Oxford Reproducibility Lectures

Posted by s.aragon on 14 March 2018 - 10:55am

34665071964_79a52d2bba_z.jpgBy Ana Todorović, Oxford University

In September 2017, we started the school year at Oxford with a day of talks on robust research practices. Originally envisioned as a satellite meeting of the Autumn School in Cognitive Neuroscience, it ended up spilling over into the Autumn School as well, which meant that incoming masters students got their official welcome to the programme in the form of four lectures on scientific reproducibility.

The Oxford Reproducibility School was spurred into action by Kia Nobre, head of the Experimental Psychology department, and was organized by Dorothy Bishop, Ana Todorovic, Caroline Nettekoven and Verena Heise. And although their primary areas are psychology and cognitive neuroscience, the Oxford Reproducibility School was aimed at discussing problems in empirical science in general, as well as best research practices. 

We had talks that outlined the root causes of the reproducibility crisis. Talks that discussed novel statistical approaches. Talks that covered combined academic and industry practices in pharmaceutical research. Talks about efficient computing, shared analysis pipelines, data storage and ethical practices when uploading that brain scan to an online repository. Talks that covered teaching undergraduates the right way instead of having them unlearn what they first encountered in their statistics courses. Talks about preregistration, and conversely talks about exploratory research. We ended it all with a talk on why working reproducibly is good for you personally, and not only for the wider scientific community.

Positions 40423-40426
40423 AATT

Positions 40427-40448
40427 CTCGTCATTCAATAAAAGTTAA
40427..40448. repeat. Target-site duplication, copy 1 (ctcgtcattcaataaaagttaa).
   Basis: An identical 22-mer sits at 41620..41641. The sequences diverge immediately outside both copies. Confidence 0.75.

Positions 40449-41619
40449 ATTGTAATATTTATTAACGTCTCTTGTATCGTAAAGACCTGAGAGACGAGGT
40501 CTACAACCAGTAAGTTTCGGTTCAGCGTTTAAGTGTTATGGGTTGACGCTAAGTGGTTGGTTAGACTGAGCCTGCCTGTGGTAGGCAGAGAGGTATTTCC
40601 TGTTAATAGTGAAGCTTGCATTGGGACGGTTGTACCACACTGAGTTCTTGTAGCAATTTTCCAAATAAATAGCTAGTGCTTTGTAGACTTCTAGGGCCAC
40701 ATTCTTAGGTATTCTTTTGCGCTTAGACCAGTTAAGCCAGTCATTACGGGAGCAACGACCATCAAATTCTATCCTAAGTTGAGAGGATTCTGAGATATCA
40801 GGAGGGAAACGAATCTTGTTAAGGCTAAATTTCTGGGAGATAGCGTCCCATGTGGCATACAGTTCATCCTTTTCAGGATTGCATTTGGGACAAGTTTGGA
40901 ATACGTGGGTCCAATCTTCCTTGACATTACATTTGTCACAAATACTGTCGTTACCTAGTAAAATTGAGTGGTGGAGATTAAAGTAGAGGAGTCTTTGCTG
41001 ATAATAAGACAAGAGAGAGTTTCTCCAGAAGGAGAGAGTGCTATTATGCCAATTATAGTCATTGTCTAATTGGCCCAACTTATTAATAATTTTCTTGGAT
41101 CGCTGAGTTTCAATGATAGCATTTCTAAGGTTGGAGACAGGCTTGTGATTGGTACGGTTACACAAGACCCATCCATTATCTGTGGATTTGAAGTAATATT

The talks are now available as Oxford Podcasts, and have all been blogged about as well.

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